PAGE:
Wednesday, January 27, 2010
Shadow of the Almighty, Book review
I recently finished, just this morning in fact, "The Shadow of the Almighty," a biography of Jim Elliot, written by his wife, Elisabeth Elliot. This is one of those books that you put on your shelf, to be read again in a year.
Elliot was born in 1927 to a conservative Christian family. He died in 1956, killed by Auca Indians who he was trying to reach in order to preach the gospel to. He was a Christian.
There are very few people in Christianity who you can properly identify as simply being Christians. You associate them with a certain cause like civil rights, helping the poor, education, preaching and what not. With Jim Elliot, it can very simply be described that he was a Christian who dedicated himself to following the will of God in an absolute way.
I would describe Elliot as a fundamentalist. he did not vote, was a dedicated pacifist, he owned little and though he went to college, thought that much of what he learned was "worldly" and prohibited him from spending time with His Lord. Elliot is a prime example of what it means to not be of this world. During his early years, I think it would be an accurate describe that he was Pharisaical, meaning he lived with a lot of voluntary rules which he believed would lead him to right living and a Godly lifestyle.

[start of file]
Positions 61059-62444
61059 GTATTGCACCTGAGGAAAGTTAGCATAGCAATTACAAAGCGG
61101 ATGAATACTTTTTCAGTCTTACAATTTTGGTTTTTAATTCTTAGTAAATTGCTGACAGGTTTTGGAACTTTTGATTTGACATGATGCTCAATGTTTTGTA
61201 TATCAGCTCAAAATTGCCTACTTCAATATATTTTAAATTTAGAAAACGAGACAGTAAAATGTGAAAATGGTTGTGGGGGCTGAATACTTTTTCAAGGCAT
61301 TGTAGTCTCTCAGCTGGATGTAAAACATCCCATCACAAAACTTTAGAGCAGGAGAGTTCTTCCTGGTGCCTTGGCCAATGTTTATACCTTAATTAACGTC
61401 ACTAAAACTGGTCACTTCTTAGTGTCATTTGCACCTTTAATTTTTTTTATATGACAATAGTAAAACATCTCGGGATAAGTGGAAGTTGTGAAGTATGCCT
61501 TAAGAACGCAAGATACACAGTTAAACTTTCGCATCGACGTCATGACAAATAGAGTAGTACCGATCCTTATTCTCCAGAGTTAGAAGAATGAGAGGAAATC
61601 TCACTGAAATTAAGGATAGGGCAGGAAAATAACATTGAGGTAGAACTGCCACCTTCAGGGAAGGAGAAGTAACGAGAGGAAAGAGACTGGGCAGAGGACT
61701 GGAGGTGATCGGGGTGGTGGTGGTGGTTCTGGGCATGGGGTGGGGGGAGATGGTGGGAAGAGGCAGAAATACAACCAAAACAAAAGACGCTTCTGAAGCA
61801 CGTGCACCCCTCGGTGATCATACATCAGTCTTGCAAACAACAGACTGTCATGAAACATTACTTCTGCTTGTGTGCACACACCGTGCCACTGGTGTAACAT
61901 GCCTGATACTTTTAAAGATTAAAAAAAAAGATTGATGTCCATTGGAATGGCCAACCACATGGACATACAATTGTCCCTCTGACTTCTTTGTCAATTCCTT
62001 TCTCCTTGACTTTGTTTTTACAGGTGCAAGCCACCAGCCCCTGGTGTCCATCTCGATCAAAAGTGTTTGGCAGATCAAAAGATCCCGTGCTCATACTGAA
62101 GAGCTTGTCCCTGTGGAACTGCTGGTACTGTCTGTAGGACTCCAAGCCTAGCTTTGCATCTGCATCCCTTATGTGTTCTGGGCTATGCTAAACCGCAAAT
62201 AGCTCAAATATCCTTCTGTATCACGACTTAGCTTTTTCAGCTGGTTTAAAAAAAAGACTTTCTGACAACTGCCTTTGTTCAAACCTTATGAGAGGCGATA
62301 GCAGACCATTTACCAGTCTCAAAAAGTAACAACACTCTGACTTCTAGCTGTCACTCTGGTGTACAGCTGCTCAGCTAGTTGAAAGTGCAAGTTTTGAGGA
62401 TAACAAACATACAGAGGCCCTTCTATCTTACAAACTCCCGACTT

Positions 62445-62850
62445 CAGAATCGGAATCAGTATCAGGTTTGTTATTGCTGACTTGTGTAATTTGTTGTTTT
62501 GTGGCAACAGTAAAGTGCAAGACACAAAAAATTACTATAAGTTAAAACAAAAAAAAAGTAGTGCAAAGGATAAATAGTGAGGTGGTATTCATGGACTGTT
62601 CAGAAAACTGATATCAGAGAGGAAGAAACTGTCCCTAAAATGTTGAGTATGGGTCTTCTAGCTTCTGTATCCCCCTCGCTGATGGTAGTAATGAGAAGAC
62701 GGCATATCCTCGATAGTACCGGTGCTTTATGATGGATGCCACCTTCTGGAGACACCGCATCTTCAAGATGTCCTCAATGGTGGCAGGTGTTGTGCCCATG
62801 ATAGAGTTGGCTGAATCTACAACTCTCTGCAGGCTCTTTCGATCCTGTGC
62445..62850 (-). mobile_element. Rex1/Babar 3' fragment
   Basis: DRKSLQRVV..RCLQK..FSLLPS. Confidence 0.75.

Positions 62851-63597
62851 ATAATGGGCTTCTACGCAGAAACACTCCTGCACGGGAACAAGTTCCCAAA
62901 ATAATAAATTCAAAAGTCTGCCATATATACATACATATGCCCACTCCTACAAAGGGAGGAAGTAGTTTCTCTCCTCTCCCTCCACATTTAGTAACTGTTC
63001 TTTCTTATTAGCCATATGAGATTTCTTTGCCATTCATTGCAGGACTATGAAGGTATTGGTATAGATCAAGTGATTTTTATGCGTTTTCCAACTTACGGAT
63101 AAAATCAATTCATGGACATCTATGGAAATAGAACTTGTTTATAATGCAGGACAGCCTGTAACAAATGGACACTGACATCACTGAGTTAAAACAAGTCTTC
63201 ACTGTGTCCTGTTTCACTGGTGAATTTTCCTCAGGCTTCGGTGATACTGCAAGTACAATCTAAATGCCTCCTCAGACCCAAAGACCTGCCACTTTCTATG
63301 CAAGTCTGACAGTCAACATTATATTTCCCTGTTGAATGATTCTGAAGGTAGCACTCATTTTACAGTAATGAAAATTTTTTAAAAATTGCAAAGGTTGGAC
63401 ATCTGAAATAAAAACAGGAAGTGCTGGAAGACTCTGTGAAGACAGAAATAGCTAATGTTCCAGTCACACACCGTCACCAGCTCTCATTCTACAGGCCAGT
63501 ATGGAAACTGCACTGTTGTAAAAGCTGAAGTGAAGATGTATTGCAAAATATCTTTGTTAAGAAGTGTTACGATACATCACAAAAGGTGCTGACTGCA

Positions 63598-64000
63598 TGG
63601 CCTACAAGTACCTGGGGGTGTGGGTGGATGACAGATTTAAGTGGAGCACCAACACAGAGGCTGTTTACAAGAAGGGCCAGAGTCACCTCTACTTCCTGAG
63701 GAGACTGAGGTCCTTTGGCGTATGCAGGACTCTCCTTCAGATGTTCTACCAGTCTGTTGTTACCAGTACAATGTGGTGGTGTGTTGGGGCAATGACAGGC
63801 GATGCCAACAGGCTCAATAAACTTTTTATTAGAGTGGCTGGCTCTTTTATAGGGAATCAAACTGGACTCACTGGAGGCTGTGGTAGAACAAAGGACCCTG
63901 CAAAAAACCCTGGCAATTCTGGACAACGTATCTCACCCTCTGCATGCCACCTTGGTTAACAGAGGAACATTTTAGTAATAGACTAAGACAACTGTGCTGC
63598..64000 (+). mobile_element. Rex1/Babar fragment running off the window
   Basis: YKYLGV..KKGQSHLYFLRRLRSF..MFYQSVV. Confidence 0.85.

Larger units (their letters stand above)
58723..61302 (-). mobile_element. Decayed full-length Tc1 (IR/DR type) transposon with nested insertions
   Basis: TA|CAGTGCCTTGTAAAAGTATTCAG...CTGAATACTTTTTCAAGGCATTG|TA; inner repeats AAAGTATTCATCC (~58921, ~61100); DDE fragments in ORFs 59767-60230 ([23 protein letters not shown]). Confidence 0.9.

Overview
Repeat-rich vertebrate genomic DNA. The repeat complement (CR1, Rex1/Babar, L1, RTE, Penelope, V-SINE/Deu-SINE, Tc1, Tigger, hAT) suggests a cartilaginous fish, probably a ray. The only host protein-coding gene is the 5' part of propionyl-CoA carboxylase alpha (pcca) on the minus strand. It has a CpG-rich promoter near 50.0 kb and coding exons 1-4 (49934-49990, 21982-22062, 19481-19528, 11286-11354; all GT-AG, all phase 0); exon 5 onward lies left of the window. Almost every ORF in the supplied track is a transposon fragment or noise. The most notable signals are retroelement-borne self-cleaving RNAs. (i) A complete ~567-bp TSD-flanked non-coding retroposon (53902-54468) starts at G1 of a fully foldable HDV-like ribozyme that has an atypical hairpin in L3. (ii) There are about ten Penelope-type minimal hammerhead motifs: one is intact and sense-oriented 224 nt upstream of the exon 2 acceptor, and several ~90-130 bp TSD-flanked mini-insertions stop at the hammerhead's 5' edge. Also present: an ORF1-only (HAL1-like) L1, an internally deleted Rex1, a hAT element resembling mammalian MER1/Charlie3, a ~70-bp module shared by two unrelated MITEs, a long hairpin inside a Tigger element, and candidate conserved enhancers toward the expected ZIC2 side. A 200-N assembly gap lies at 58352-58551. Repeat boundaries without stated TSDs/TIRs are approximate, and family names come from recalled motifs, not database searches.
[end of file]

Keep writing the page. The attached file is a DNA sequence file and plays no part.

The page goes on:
When I first started to read Shadow of the Almighty, I was repelled by his attitude about Christian living. Most of my feeling stemmed from his dogmatism, he wouldn't just budge from his position on what it means to be a Christian but would go further and was less willing to adjust to his environment on secondary issues. As he grew older, as he matured in his faith, I noticed that this changed. He wasn't so blunt or obvious about his faith, it was more nuanced and fine. I also noticed that he became more respectful of people who he saw as not fully following the faith or were not Christians and not glorifying God. It was interesting to watch this transformation.
Also, even though he had a very close relationship with God, there were times of struggle. One of my favorite quotes from the book: “Sometimes one is conscious of spiritual life only because he is still struggling to maintain it, not at all because he is purposefully living it.” It is a comfort and assuring to know that life sucks for everyone, even if one is God or is very close to God.
So, for anyone who wants to read this book, it is worth your time. I was impressed by the way he honestly and fully followed Christ, dedicating himself to even death in order to fulfill his calling as a Christian.